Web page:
Anadarko says accounting error prompts $1.7 billion writedown

Jan. 30, 2002
Anadarko Petroleum Corp. is taking a $1.7 billion writedown of US oil and gas properties to correct a mistake in its third quarter 2001 earnings. It said it miscalculated the required writedown of the book value of US properties acquired in its July 2000 merger with Union Pacific Resources Inc.

Sam Fletcher
OGJ Online

HOUSTON, Jan. 30 -- Anadarko Petroleum Corp.'s stock dropped $3, or 6.3%, to an opening price of $44.40/share Wednesday after the Houston independent announced an additional non-cash pre-tax $1.7 billion writedown of US oil and gas properties late Tuesday to correct a mistake in its third quarter 2001 earnings report.

The stock price seemed to recover somewhat, moving up to $45/share early in the session after a short delay because of heavy trading, company officials reported.

The corrective writedown, totaling $1.08 billion after tax or $4.33/share fully diluted, resulted from an error in calculating a required writedown of the book value of US oil and gas properties acquired by Anadarko in its July 2000 merger with Union Pacific Resources Inc., officials said. Combined with Anadarko's previously announced ceiling-test accounting charge for Canadian and South American properties, it will total $2.53 billion, or $1.57 billion after tax and $6.26/share fully diluted.

That will raise Anadarko's third quarter loss to nearly $1.4 billion from the $270 million loss previously reported and increase debt to 43% of its total capitalization, up from 39% previously reported.

It also will produce a financial loss for the full year, officials said. Anadarko's financial and operating results for 2001 are scheduled to be released Thursday.

However, it will have no effect on Anadarko's current operations or future plans. "Cash flow is unchanged, and the company's ability to carry out its 2002 capital program is unaffected by the non-cash impairments," said John N. Seitz, Anadarko's president and CEO. "The high-quality oil and gas reserves Anadarko has built over the past 40 years are not affected by this action."

The mistake was discovered last week as the company was preparing yearend reports. "We made an isolated error, and we corrected it as promptly and forthrightly as possible," said Mike Rose, Anadarko CFO. "We have reviewed the miscalculation with our outside auditing firm and with our board of directors."

As a result of the writedown correction, officials said, future expenses for depreciation, depletion, and amortization (DD&A) will be reduced and fourth quarter 2001 earnings will increase. "At current production rates, net income should increase by about $100 million annually for the next several years as a result of reduced DD&A related to this impairment of US properties," they said.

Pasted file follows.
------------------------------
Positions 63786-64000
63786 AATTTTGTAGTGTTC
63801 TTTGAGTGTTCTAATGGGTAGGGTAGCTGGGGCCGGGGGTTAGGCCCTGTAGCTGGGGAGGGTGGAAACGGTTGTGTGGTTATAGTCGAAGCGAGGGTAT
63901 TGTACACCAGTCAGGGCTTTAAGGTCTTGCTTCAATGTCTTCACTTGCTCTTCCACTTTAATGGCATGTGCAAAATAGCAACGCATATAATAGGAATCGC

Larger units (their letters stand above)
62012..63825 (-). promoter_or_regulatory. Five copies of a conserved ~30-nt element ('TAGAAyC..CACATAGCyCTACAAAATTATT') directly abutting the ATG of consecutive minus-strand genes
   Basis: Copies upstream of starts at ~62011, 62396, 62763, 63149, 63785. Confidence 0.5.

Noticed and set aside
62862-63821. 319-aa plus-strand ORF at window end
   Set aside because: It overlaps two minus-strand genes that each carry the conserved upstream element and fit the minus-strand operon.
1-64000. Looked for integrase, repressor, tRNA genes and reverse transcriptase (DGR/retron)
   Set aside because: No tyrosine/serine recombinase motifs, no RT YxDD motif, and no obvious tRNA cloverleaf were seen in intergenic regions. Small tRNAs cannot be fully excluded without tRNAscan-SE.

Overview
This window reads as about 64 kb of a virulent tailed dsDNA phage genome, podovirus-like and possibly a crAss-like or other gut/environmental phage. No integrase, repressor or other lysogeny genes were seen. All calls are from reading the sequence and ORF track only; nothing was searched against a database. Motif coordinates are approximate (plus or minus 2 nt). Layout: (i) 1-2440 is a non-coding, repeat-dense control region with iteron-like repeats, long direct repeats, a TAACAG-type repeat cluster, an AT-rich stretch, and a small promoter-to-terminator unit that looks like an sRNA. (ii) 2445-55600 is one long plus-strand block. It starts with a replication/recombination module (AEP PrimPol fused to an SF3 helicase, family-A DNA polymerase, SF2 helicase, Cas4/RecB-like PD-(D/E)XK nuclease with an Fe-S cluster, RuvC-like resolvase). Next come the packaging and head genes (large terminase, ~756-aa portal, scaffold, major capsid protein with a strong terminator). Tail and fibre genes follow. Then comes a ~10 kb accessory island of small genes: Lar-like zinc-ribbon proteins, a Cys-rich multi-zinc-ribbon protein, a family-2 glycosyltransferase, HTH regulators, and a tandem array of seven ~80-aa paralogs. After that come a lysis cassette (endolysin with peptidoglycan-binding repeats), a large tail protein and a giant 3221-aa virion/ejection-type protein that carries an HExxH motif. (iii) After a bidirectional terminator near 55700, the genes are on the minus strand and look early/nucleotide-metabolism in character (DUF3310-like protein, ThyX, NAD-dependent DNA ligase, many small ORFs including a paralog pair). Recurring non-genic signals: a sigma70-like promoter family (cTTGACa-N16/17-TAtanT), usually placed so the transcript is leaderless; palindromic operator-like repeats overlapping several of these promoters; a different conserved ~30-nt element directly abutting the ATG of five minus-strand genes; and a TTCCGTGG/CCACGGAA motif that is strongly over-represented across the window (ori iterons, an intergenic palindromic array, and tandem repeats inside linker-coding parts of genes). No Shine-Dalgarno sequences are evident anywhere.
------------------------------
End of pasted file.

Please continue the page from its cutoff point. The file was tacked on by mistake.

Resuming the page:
The complicated ceiling test involved in the company's miscalculation is prescribed under US Securities and Exchange Commission rules for exploration and production companies like Anadarko that use the full-cost method of accounting. It sets a limit on the book value of oil and gas properties based on current after-tax value on future net revenues from proved reserves.

Those future revenues are calculated based on estimated future production volumes at whatever oil and gas prices are in effect on the last day of the quarter, extended over the estimated life of the reserves. A prescribed 10% discount is applied to those revenues. Future income taxes, calculated from existing tax rates, also are deducted to determine a ceiling value for those properties.

That calculated ceiling then is compared with the current book value of the properties minus any applicable deferred income tax liability. If the current book value exceeds that ceiling, a writedown is required.

"In effect, the actual tax basis for the UPR properties was lower than what had been used in making the earlier calculations of future income taxes," Anadarko said.

When the mistake was discovered and proper tax calculations were compiled, Anadarko then "thoroughly reviewed its internal processes and recalculated ceiling test for every quarterly period since July 2000. There was only one instance -- the third quarter of 2001 -- where a ceiling test impairment was required," officials said.

Anadarko notified its directors and its outside auditing firm, KPMG LLP, who concurred with the finds and subsequent correction. The company soon will file a revised report including the corrected writedown with the SEC, officials said.

Contact Sam Fletcher at [email protected]